Vi Waghiyi is a St. Lawrence Island Yupik mother and grandmother, Native Village of Savoonga Tribal Member, and Environmental Health and Justice Program Director, Alaska Community Action on Toxics (ACAT), which is also the organizational host of CHE's Alaska Working Group. In this CHE Partner Spotlight, Vi discusses her work addressing environmental contamination and its impact on human health in Alaska.

What inspired you to begin working in the field of environmental health, and in your current work in particular?

I am a Yupik mother of four boys and a grandmother from Savoonga on St. Lawrence Island, located in the northern Bering Sea. Our people have maintained a traditional culture of reliance on traditional foods from the land and sea that provide physical, cultural, and spiritual sustenance.

I learned about the high levels of PCBs in our people in a news article in the Anchorage Daily News when I was a stay-at-home mom. This touched me personally because so many family members and friends from my community, including my parents, have suffered and died of cancer. I have had three miscarriages. I am inspired by this awareness and what I have come to learn about the contamination from military and distant sources and making the connection with the illnesses suffered by my people. I was brought up in a culture of caring where people work together. We were wronged by the US military and corporations that have contaminated my people without our consent. We are the victims of environmental violence. This goes against my culture and upbringing. I am inspired to hold the military and other polluters accountable and to achieve justice. I am inspired to work for the health and well-being of my people and our future generations.

Continue reading...


Read past interviews.


 
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EHN News
18 Sep Environmental influences on the aging brain. At this point, there may be more research questions than answers, but evidence thus far strongly suggests environmental factors can play an instrumental role in influencing neurological function in older adults. Environmental Health Perspectives.

18 Sep Fish-choking balls have states limiting cosmetic contents. Microbeads, the tiny plastic balls added to body scrubs and toothpastes by such manufacturers as L?Oreal SA (OR) and Procter & Gamble Co. (PG), were marketed as the greatest beauty aid since cold cream. Now fish have a gut full, and some U.S. and state lawmakers want the ingredient banned. Bloomberg News.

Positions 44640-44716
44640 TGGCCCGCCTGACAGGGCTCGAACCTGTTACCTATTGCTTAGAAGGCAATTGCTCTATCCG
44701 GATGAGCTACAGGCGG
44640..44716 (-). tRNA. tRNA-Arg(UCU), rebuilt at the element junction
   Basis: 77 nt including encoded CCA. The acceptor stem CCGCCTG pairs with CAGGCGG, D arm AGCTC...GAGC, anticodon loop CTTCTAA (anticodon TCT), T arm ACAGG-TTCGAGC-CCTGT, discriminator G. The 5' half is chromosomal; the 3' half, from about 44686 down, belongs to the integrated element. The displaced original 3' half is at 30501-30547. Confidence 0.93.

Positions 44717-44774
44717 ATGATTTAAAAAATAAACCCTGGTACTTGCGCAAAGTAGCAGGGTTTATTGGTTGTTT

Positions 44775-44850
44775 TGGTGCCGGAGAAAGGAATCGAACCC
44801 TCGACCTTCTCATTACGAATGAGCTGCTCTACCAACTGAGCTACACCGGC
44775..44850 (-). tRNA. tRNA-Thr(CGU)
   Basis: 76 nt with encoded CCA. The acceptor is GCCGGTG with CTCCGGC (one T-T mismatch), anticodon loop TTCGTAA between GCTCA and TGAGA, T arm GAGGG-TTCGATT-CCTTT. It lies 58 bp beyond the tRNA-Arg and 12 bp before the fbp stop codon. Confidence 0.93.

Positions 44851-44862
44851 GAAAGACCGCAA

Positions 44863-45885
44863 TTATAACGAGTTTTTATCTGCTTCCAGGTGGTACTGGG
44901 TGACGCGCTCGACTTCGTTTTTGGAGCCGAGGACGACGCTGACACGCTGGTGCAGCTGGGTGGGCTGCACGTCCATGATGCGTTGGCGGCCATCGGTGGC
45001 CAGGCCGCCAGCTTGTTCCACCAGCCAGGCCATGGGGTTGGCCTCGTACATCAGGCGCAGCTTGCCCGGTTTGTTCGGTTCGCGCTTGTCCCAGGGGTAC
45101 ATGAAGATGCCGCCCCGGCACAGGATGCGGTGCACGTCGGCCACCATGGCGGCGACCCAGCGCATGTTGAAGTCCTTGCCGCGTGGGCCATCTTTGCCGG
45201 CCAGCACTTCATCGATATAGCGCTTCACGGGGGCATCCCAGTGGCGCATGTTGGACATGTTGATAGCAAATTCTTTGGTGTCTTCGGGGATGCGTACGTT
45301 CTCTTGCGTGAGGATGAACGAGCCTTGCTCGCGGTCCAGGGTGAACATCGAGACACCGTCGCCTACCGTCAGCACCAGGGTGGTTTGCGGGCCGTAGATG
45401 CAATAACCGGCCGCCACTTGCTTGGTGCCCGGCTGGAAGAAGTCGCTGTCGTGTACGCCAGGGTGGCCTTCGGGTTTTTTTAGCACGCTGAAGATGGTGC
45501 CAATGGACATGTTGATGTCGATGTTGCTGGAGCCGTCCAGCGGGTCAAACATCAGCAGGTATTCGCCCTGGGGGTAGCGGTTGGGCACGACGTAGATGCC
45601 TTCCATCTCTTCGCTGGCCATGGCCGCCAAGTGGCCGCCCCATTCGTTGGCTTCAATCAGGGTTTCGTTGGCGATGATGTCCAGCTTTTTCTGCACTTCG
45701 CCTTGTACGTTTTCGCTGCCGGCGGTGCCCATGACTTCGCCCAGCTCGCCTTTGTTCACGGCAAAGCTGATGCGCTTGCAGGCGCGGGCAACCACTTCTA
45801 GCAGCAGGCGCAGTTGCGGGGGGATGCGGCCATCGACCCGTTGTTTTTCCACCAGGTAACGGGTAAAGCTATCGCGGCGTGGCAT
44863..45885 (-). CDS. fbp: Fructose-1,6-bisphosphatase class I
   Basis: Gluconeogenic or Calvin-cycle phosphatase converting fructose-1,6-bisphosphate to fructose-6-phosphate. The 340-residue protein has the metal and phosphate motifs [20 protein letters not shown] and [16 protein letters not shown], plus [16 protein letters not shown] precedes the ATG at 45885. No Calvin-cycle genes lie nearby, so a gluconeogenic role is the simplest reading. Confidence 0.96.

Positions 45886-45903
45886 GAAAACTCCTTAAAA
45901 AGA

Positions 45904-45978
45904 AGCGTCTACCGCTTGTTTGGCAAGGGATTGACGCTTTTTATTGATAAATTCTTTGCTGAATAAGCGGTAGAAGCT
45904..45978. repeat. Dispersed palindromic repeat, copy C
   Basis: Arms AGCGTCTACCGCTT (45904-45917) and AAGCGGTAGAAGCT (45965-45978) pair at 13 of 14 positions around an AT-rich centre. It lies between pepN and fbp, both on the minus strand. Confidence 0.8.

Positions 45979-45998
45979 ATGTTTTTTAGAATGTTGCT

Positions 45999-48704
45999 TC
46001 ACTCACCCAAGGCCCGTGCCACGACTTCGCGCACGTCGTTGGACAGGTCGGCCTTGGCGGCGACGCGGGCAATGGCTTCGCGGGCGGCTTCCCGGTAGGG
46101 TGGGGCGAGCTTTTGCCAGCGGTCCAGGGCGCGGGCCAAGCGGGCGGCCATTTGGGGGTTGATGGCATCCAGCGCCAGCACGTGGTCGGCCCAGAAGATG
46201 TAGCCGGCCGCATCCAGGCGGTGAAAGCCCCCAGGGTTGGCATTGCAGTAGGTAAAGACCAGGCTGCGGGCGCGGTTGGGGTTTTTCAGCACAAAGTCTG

18 Sep Elizabeth Whelan, who challenged food laws, dies at 70. Elizabeth Whelan, an epidemiologist who crusaded against what she called junk science by starting a national organization to question conventional wisdom on food, chemicals and the environment, died on Sept. 11 in Manahawkin, N.J. She was 70. New York Times.

18 Sep Europeans have little appetite for US apples. In Washington state, growers boast that their apples are the best in the world. But that view is far from unanimous: Fearing possible ill health effects from DPA, used to prevent scald that would make the fruit turn brown or black, Europeans want nothing to do with them. McClatchy Newspapers.

18 Sep Altered to withstand herbicide, corn and soybeans gain approval. The Agriculture Department has approved the commercial planting of corn and soybeans genetically engineered to survive being sprayed by the herbicide known as 2,4-D, according to documents it posted on a federal regulatory website on Wednesday. New York Times.

18 Sep Syngenta faces second lawsuit over GMO corn rejected by China. A second company has sued Syngenta AG over sales of genetically modified corn seed not approved by China, raising the stakes for the Swiss-based seed maker by including byproducts used for animal feed in its complaint and seeking class-action status. Reuters.

18 Sep China sees week-long protest against chemical plants. Thousands of citizens have kept up protests for over a week against a chemical plant that emits a putrid odor in central China?s Henan Province. Residents in Huojia County of Xinxiang City are urging local officials to close the plant down. Epoch Times.

18 Sep GMO debate grows over golden rice in Philippines. Vitamin A deficiency is a deadly threat to kids and pregnant mothers in the Third World. In the Philippines, the best nutrient sources are rarely part of the daily diet, so researchers have tried adding vitamin A to rice, a staple food. PBS NewsHour.

18 Sep Deep inside the wild world of China's fracking boom. China's push to wean itself from coal has also triggered a rush to develop alternative power sources. The natural gas that lies deep within its shale formations is now a top contender. Mother Jones.

18 Sep Why Americans are flocking to their sinking shores even as the risks mount. Despite laws intended to curb development where rising seas pose the greatest threat, Reuters finds that government is happy to help the nation indulge in its passion for beachfront living. Perennial presidential candidate Mike Huckabee is one among many who has gotten special treatment. Reuters.